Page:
Regulating the Automobile

Since it's invention, the automobile has transformed the American landscape and has served as the embodiment of the American dream. However emissions from these automobiles have begun to transform the planet's climate. Along with growing evidence gathering on the impact of car emissions on the local and global environment, high gas prices lawmakers in 10 states have embraced California's sticter emissions standards. This simple regulation, would put the US back on the path to ever greater fuel efficiency standards, which has remained pretty much flat since the late 1980s, when Minivans and SUVs became popular.  
While many people complain about high gas prices, global warming remains the primary stated reason for pushing for greater fuel efficiency:

"The two biggest contributors to global warming are power plants and motor vehicles," said David Doniger, a senior lawyer for the Natural Resources Defense Council. "If you deal with them, you deal with more than two-thirds of the problem."

But automakers contend that the regulations will limit the availability of many sport utility vehicles, pickup trucks, vans and larger sedans, since they will effectively require huge leaps in gas mileage to rein in emissions. The industry also says the rules will force them to curb sales of more-powerful engines in the state, and ultimately harm consumers by increasing the cost of vehicles.

Typically, even though many US automakers are facing decling sales of their high margin SUVs they still just can't seem to make the transition to smaller, more efficient and lower emission cars. New York, the largest of the 10 other states, is facing automaker lawsuits and even some laughable arguments in light of all their talk about the ability of technology to solve problems.

In New York, automakers also plan to argue that the regulations were not vetted as thoroughly as the state's laws require. And they will contend that the standards will actually harm the environment by leading to what Ms. Bergquist called "the jalopy effect" because higher initial car prices will discourage people from trading in older models that pollute more than newer ones.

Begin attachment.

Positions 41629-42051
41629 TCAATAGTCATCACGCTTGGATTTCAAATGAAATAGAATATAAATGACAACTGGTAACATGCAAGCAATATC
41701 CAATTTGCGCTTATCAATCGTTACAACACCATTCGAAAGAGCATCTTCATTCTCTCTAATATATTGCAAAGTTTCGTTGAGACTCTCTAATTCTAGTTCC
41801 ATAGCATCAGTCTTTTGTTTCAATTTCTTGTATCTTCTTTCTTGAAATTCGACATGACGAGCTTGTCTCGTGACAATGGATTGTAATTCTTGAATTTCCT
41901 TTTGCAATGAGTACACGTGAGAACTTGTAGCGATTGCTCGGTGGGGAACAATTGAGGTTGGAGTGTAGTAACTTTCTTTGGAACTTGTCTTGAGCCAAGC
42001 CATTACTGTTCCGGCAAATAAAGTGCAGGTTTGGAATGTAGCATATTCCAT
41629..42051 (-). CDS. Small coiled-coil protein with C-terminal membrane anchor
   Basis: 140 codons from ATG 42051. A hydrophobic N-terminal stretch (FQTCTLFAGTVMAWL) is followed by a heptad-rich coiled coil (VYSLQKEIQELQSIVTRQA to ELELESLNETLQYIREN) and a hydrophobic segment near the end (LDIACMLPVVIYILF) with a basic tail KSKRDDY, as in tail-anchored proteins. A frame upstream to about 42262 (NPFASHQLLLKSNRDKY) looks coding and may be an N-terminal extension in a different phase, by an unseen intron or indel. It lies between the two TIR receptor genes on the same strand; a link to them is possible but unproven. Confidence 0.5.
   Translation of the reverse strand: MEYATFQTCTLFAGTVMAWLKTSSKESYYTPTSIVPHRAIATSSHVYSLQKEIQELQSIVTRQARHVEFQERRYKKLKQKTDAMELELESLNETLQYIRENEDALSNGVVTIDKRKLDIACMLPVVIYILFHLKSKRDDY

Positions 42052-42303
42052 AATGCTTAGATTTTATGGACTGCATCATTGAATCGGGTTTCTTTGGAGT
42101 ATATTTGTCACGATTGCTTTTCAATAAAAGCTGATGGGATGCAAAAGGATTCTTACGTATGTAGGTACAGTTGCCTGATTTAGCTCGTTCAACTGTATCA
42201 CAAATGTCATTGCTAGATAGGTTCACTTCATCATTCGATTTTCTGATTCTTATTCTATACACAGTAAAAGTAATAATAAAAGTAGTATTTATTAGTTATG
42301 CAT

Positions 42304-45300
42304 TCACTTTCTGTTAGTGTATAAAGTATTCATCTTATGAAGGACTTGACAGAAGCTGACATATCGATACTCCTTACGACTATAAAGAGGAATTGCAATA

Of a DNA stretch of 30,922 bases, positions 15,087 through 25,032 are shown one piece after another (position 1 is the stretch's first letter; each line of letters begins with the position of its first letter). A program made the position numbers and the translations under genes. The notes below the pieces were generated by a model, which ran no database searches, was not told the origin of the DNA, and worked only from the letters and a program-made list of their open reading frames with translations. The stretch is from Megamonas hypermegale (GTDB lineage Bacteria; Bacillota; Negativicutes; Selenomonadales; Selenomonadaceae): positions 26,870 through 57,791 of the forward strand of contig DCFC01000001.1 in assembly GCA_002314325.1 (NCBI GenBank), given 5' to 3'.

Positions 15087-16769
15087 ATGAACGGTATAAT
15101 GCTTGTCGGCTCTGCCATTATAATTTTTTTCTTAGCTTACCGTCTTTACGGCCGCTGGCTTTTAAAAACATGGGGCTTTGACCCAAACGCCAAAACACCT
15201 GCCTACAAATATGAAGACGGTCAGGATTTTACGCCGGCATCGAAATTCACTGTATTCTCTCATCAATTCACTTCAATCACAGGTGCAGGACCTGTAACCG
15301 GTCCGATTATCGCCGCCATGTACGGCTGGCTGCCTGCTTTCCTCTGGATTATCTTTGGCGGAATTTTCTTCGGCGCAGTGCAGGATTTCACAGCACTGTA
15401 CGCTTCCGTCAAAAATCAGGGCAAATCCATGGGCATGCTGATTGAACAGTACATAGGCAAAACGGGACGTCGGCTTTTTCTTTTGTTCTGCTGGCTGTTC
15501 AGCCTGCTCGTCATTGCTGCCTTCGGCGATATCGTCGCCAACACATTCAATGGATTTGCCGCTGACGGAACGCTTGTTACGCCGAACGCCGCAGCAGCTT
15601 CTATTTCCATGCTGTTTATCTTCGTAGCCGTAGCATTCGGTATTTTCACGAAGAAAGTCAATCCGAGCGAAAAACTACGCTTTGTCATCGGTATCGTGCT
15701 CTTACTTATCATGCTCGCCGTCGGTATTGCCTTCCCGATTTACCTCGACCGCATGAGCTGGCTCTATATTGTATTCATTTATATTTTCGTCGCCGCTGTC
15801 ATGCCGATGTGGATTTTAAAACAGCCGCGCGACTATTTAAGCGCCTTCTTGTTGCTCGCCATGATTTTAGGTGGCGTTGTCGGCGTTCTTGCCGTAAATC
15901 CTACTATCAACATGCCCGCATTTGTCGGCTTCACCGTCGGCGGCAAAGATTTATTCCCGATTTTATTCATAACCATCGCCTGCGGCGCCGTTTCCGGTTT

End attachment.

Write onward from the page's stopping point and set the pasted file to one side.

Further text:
"Less efficient autos will stay on the road longer, and that will increase smog-forming pollutants," she said.

That's not the can-do attitude expressed in their advertising:

The legal battles do come at an awkward time. After years of saying that customers cared little about gas mileage, automakers are rushing to assert their green credentials as oil prices have risen. G.M. and Ford have been particularly scarred by the sales slump of their large sport utility vehicles and pickup trucks.

In a recent advertisement that has appeared in The New York Times and in many other publications, Ford's chairman and chief executive, William Clay Ford Jr., promoted his company's plan to sell 250,000 vehicles next year that can run on a corn-based ethanol blend instead of on gasoline, and 250,000 hybrid vehicles annually by 2010.

"Innovation is our mission," the advertisement said, adding that the company was building "smarter, safer, more fuel-efficient vehicles."

So it seems that this new regulatory block will need to push the US auto-industry kicking and screaming into the 21st Century, paying their lawyers what they should be investing in new technology or even simply applying off the shelf technology.

"They said that seat belts would put them out of business; they said that air bags would put them out of business; they said fuel economy and emissions regulations would all put them out of business," said David Friedman, a senior analyst at the Union of Concerned Scientists.

"It turns out it's their unwillingness to innovate that's putting them out of business right now," he added, referring to the current struggles of General Motors and Ford Motor Company.

I just hope the Courts, the President and Congress don't prop up the Airline, Auto and Aerospace industries with enormous subsidies. Oh wait,

  • the courts are letting the Airlines and autopart makers disown all the contracts they signed with their current and retired workers, thus allowing them to sell their goods at cost
  • the recent energy and transportation bills were chock full of pork for all the fossil fuel industries including the roads and airports they use.

Maybe eventually politicians will start to listen to consumers instead of industry about wanting more fuel efficient vehicles?